An Academic Divide

Fernanda Valle, Editor-in-Chief

Due to the impact of COVID-19 around the world, it was decided that the first three weeks of the 2020-2021 academic year was to be fully virtual for all students at Lebanon Trail. After much preparation by administration and staff, on September 3 LT allowed students who chose in-person learning to return to campus, while students who chose virtual stayed at home. 


During the summer, parents were allowed to decide whether or not to let their children attend in person learning, or continue the virtual learning that occurred in the last semester of the previous academic year. The decision was an important one, due to the drastic difference students would experience between in person and virtual learning.  


Virtual learning encompasses the entirety of back to back zoom calls with teachers, relying on solely internet resources, and lacks the face to face interaction with others. However, virtual learning is the safest way for students to protect themselves against the pandemic. On the other hand, in-person students are able to interact with their teachers and fellow peers, but are forced to maintain the 6 feet distance between everyone else and spend their school day with masks. 


Both in-person and virtual learning have their benefits and drawbacks. Despite the major differences from previous years, teachers and students alike each have different experiences and approaches to the new year. 


Teachers like AP and Pre-AP Chemistry teacher Ms. Marusik has had to adapt to virtual teacher styles to accommodate students taking entirely virtual classes. 


Almost 80% of my AP Chemistry students selected to learn virtually for the school year — which has been a big change for me!  I’m so used to interacting with students in person, and forming relationships in class,” Marusik said. 


With all the new challenges and obstacles this school year, Ms. Marusik reminds us all that the key is patience with yourself and with your teachers. 


“We are all learning lots of new technology together, learning how to make or take assessments online, answering lots of emails and Canvas messages, and figuring out how to get Zoom and our internet connections to cooperate!” Marusik said. “I think we all need a bit of grace right now.”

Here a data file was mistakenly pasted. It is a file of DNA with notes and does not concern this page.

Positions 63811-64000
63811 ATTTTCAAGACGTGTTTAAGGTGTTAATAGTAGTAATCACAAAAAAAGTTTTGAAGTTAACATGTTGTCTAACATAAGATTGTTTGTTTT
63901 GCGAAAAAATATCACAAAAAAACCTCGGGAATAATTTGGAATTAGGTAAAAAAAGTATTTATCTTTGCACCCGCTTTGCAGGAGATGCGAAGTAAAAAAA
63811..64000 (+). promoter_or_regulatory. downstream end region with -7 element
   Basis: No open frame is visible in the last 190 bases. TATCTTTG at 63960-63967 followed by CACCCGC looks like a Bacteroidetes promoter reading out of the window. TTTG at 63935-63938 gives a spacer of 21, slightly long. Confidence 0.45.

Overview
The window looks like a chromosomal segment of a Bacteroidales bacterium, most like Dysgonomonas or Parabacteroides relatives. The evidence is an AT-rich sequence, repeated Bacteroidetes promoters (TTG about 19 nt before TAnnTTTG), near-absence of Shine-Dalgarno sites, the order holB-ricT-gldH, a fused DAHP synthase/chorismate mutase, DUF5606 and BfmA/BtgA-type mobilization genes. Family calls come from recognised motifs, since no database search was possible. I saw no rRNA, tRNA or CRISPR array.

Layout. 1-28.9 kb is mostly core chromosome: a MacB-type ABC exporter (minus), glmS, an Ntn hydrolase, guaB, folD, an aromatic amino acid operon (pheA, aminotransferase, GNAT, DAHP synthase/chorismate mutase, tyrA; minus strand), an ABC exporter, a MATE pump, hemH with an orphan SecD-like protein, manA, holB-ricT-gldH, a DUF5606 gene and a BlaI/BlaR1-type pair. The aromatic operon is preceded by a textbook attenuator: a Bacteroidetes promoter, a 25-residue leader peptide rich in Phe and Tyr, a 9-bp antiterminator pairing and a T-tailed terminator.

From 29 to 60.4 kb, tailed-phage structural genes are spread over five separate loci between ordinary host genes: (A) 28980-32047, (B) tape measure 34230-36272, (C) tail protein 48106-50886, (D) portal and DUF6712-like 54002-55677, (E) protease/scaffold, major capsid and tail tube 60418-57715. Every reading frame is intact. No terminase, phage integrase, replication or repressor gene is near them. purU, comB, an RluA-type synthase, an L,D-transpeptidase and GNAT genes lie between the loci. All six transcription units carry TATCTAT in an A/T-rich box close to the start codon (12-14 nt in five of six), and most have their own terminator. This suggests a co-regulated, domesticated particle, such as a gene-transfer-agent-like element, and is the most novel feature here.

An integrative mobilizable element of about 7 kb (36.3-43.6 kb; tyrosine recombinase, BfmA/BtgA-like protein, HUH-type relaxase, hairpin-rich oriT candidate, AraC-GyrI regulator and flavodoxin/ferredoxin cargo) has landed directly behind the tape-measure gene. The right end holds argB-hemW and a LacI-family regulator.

Amaniya Hayat is one of many seniors who has had to come to terms that their last year of high school will not be what they were expecting. Hayat, like many of her fellow classmates, is doing her academic year virtually, attending zooms every day rather than being physically in a classroom. 


“As much as we try to eliminate the virtual divide, being able to learn next to others with a teacher in the same room is something I’ve come to appreciate now that I am doing virtual learning,” Hayat said, “There’s a lot of uncertainty about what is to come this year.”


Despite the major differences to her senior year, Hayat said that she has now become accustomed to learning virtually.


“It’s important to take breaks and plan out my schedule,” Hayat said. “Since we are at a screen all day, you also have to remember to give yourself time away from the screen and work in increments.”


In contrast to Hayat, sophomore Ronny Shlayfam is currently attending in-person learning at LT.  


“For in-person learning we have been using a lot of technology which is something different from previous years,” Shlayfam said. “ It wasn’t a difficult change for me because I am pretty good with technology and I enjoy using it.”


The pandemic has changed the school year drastically for Shlayfam, but he said he still is able to look on the bright side of things. 


“I’m looking forward to hopefully having more people come back to school,” Shlayfam said. “Overall, I just hope I can have a successful year and get better in everything that I do.”